While Covid-19 is currently the biggest issue facing accountants, the increased regulatory scrutiny of audits – and the growing attention from government and the public – is another key challenge the industry needs to tackle.
The Financial Reporting Council (FRC), which regulates auditors, accountants and actuaries and sets the UK's Corporate Governance and Stewardship codes, is itself no stranger to government and public attention. The spotlight is firmly on the FRC following the publication of the Kingman and Brydon reviews and the collapse of Thomas Cook, and the jury is still out as to whether this is its swan song before being replaced or whether its objectives have real long-term bite.
In 2018, Sir John Kingman recommended that the FRC be replaced with an independent statutory regulator, accountable to parliament. Named the Audit, Reporting and Governance Authority (ARGA), it would have a new mandate, new clarity of mission, new leadership and new powers.
Subsequently published in December 2019, Sir Donald Brydon's report recommended the formation of a separate industry for audit with its own governing principles, independent from the accounting profession. Brydon has also called on ARGA to set new qualifications for the sector.
Sir Jon Thompson, Chief Executive of the FRC:
“The FRC is facing a period of significant and sustained change. This strategy ensures we can begin to deliver market and regulatory reforms to promote long term confidence among investors and other stakeholders as the UK itself embraces a new economic and political reality. We are in close contact with the Government to manage the next stages of the reform process.”
Momentum was behind the calls for audit reform in 2019 and at the start of 2020, however, Covid-19 dominates the landscape for now. While much depends on the level of political engagement to implement changes, it is clear that further reform, such as the extension of the scope of audit to include the detection of fraud, is inevitable in the not too distant future.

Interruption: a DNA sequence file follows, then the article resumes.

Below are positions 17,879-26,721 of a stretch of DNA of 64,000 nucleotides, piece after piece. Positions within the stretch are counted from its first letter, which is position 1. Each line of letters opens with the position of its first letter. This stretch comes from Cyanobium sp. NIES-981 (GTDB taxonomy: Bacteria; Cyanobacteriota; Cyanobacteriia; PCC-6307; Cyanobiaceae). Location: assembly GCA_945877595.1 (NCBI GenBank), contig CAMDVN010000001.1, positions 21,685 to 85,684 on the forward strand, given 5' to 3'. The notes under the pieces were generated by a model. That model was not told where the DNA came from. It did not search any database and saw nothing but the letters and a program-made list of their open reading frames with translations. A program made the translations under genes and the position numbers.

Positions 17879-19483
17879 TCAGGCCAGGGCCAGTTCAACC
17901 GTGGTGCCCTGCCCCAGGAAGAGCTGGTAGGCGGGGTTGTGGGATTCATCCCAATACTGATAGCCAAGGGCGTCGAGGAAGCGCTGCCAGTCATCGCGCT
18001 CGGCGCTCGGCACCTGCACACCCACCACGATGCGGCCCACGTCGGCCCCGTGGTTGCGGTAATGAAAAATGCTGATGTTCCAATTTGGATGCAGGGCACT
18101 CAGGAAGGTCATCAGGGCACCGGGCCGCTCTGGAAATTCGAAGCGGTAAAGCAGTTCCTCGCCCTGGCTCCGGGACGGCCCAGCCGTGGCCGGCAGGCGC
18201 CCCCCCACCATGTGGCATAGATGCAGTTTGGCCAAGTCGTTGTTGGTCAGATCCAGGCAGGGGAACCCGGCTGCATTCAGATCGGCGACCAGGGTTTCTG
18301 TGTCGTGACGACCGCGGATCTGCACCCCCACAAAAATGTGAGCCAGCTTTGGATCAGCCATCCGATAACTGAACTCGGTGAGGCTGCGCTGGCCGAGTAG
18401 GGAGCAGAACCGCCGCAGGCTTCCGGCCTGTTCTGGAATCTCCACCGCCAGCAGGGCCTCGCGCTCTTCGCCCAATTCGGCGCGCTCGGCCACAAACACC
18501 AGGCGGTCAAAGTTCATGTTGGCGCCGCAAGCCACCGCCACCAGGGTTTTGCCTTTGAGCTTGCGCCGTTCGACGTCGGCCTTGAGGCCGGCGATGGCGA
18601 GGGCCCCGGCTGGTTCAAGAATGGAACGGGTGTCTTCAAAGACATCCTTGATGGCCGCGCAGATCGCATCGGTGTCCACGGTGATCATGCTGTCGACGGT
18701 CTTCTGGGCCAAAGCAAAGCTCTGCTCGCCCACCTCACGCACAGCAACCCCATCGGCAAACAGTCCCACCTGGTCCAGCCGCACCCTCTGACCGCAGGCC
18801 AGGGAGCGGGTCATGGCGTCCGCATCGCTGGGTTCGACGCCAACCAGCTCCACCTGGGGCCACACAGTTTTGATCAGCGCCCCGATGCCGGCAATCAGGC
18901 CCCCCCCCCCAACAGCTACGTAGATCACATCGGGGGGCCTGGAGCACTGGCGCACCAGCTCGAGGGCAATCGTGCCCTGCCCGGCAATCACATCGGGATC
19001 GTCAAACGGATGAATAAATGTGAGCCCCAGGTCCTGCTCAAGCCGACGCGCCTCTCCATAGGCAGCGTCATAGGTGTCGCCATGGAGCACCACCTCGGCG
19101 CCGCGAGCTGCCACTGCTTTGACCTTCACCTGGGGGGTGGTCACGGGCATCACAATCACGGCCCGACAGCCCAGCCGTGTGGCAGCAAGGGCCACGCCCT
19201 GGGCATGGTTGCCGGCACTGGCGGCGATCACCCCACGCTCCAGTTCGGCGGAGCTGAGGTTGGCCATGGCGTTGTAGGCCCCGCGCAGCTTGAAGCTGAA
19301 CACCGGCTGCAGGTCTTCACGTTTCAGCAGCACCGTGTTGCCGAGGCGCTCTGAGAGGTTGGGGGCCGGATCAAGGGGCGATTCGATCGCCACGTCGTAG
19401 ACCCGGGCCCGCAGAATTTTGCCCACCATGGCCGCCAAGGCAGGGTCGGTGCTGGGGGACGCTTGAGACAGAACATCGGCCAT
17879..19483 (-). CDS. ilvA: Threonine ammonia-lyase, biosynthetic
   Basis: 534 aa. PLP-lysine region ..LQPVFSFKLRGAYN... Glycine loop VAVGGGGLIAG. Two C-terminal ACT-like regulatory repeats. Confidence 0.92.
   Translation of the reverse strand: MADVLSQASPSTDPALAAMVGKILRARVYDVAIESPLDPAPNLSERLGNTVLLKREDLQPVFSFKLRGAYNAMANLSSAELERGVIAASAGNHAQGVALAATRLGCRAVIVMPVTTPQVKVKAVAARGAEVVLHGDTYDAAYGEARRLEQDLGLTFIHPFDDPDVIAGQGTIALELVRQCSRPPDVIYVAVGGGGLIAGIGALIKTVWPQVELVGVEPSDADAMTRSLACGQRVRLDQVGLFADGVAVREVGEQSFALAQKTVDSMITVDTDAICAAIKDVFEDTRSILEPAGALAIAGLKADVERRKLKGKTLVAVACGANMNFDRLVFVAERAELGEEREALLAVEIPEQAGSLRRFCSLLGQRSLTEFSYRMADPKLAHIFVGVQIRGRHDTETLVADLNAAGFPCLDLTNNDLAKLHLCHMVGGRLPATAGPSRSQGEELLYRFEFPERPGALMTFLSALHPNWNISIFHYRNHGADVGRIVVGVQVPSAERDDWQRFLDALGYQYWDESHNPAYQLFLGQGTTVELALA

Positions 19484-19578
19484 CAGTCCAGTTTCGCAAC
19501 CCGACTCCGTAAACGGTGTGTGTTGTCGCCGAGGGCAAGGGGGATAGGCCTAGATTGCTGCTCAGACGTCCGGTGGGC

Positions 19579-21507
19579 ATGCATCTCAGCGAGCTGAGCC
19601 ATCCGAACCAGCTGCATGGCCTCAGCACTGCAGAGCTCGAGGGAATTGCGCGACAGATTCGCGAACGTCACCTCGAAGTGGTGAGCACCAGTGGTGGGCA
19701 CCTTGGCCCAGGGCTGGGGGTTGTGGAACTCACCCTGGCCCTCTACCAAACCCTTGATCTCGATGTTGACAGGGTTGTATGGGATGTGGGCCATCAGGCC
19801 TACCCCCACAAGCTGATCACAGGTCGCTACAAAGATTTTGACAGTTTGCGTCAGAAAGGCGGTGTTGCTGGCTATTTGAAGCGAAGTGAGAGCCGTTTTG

The FRC released its plan and budget in March while still awaiting the government's proposed reforms that would allow it to expand on its long-term objectives for 2021. Although the regulator's focus was on larger firms, its plan is likely to impact all firms.
The FRC's most relevant priorities are:
a) Build and deepen supervision of the major audit firms, including governance, structure, audit quality management, culture and resilience.
b) Expand oversight of the professional bodies with decision-making powers about audit registration moving to the FRC.
Analysis of Lockton's claims data suggests that priority (a) reflects the current environment regarding causes of claims against the accounting profession. We see numerous claims arising from the breakdown in a business' risk culture, including failure of supervision, failure to diarise key dates and stress-related errors.
The Chartered Accountant Benevolent Association 2019 report found that just 2% of professionals were unaffected by stress in their job, with 31% feeling stressed on a daily basis. This is perhaps unsurprising considering the ever changing legislation and increased administrative burden.
We are seeing underwriters increasingly request detailed submissions regarding risk management before renewal, so it is important to regularly evaluate your firm's approach.
A few check points to consider are:
- Embed a risk management culture across the firm - all employees should be aware of risk management.
- Be more cognisant of employees' wellbeing and stress indicators and improve wellbeing-focused communications for all staff.
- Review your quality control processes and ensure all employees understand the supervision and control model.
- Have a risk rating system for new business.
- Familiarise yourself with regulator guidance on multifaceted areas of practice for all employees.
- Be able to evidence your risk management framework.
If you wish to discuss the issues raised within this article, please do not hesitate to contact your Account Executive or Claims Advocate.